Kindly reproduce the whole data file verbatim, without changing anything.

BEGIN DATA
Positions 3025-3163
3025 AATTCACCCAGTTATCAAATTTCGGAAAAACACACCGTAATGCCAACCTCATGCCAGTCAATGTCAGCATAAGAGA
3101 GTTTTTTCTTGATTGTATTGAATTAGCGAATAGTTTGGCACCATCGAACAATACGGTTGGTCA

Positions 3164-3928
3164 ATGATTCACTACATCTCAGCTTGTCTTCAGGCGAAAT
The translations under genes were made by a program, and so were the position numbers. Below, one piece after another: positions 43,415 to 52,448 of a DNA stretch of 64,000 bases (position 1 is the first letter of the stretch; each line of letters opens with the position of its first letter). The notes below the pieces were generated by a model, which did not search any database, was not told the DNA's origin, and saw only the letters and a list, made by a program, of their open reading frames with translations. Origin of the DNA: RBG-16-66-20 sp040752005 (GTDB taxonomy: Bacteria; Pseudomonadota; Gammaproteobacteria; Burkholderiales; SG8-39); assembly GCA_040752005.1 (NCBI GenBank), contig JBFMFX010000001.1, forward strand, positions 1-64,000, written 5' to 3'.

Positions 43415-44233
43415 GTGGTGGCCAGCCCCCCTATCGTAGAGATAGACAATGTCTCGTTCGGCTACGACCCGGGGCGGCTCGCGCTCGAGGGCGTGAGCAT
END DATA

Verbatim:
Positions 3025-3163
3025 AATTCACCCAGTTATCAAATTTCGGAAAAACACACCGTAATGCCAACCTCATGCCAGTCAATGTCAGCATAAGAGA
3101 GTTTTTTCTTGATTGTATTGAATTAGCGAATAGTTTGGCACCATCGAACAATACGGTTGGTCA

Positions 3164-3928
3164 ATGATTCACTACATCTCAGCTTGTCTTCAGGCGAAAT
The translations under genes were made by a program, and so were the position numbers. Below, one piece after another: positions 43,415 to 52,448 of a DNA stretch of 64,000 bases (position 1 is the first letter of the stretch; each line of letters opens with the position of its first letter). The notes below the pieces were generated by a model, which did not search any database, was not told the DNA's origin, and saw only the letters and a list, made by a program, of their open reading frames with translations. Origin of the DNA: RBG-16-66-20 sp040752005 (GTDB taxonomy: Bacteria; Pseudomonadota; Gammaproteobacteria; Burkholderiales; SG8-39); assembly GCA_040752005.1 (NCBI GenBank), contig JBFMFX010000001.1, forward strand, positions 1-64,000, written 5' to 3'.

Positions 43415-44233
43415 GTGGTGGCCAGCCCCCCTATCGTAGAGATAGACAATGTCTCGTTCGGCTACGACCCGGGGCGGCTCGCGCTCGAGGGCGTGAGCAT